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The Swarthmore College Chinese Music Ensemble's Spring 2024 Performance

The Chinese Music Ensemble will perform on Sunday, May 5 at 3:00 p.m. in the Lang Music Concert Hall. The group welcomes everyone interested in Chinese music, whether they have years of experience or are new to learning their instrument. Together, the ensemble features traditional and contemporary music from China, Hong Kong, Taiwan, and the Chinese Diaspora. 

Co-directors Professor Lei Ouyang, Music Department Chair, and Gouwei Wang, Artistic Director of Music from China, and critically acclaimed “master of the erhu,” welcome their students’ range of skill levels. “The fact that we have some students who will be performing a concert in the ensemble after just joining in January, I think is pretty extraordinary,” says Professor Ouyang. She credits her co-director for balancing their diverse talents. “He does a really wonderful job of showcasing our advanced players while also creating a space where beginning students can comfortably participate.”

One of the new members to the group is T Sallie ‘25, who plays the erhu, a two-string bowed instrument, after having performed as a guest cellist with the group in prior semesters. He’s enjoyed learning the new instrument, saying that “the conductor will simplify parts for people as needed, but I’ve played cello before so I like to challenge myself.”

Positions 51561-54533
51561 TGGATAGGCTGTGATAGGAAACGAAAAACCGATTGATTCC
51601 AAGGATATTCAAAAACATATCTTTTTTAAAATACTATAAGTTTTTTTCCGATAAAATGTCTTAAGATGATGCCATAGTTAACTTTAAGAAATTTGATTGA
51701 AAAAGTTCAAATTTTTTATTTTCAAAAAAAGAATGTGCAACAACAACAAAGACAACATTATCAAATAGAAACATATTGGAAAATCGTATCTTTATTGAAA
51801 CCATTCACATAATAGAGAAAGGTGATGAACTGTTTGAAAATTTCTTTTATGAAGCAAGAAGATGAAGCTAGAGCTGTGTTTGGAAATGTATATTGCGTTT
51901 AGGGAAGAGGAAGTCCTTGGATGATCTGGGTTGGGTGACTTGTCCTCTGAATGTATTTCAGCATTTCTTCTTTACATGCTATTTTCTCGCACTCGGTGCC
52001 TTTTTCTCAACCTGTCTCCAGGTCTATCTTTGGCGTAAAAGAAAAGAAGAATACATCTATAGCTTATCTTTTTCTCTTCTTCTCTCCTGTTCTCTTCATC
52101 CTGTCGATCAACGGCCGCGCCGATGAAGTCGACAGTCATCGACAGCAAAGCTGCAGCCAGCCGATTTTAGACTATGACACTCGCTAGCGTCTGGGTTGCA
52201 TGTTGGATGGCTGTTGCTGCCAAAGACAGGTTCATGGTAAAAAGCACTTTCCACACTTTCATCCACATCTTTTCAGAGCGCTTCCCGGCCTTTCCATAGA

The ensemble’s cohort of erhu players is especially strong this semester with nine musicians. Ariel Zhao ‘24, who started playing the erhu at four years old, is an international student from China and one of two seniors who will be featured on the program given their advanced level of musicianship. Her friendships with the other musicians have grown beyond ensemble rehearsals over the past four years. Speaking to the group’s dynamic, she says, “[everyone] is really friendly, and we have a harmonious environment.”  

Zhao, Sallie, and Professor Ouyang reflect that there’s more to the ensemble than just music. The group provides an escape from stress, as well as a sense of community for Asian and Asian-American identifying students. “It can be really nice to balance out the intensity of Swarthmore life with playing music with friends,” says Professor Ouyang. “It's a unique space on campus to bring together international students from across Asia with Asian-American students, as well as students who are interested in studying Chinese language and culture.” 

The directors chose repertoire for the upcoming concert that will allow the talent of the group to shine through. Although Zhao and Sallie have different skill levels, they are both looking forward to playing “Dragon Boat Race,” a fast-paced piece. 

For the first time in the program’s history, the concert will feature a piece arranged by a student, Tina (Qiannong) Wu ‘25, from Bryn Mawr. Professor Ouyang believes that participation of students from schools outside of Swarthmore is on the rise. “Throughout the short history of the ensemble we've had some students here and there from the Tri-Co, but in the past few semesters it's been more consistent and steady,” she says.

As the performance date nears, Professor Ouyang is focused on bringing the best out of the ensemble while keeping the audience in mind. “For some folks, this will be their first time hearing live Chinese music, and so I think there's always going to be this responsibility of presenting something as high quality as we can,” she says. 

The ensemble will have the opportunity to share their work with the Swarthmore community on Sunday, May 5 at 3:00 pm at the Lang Music Concert Hall. The performance is free and open to the public.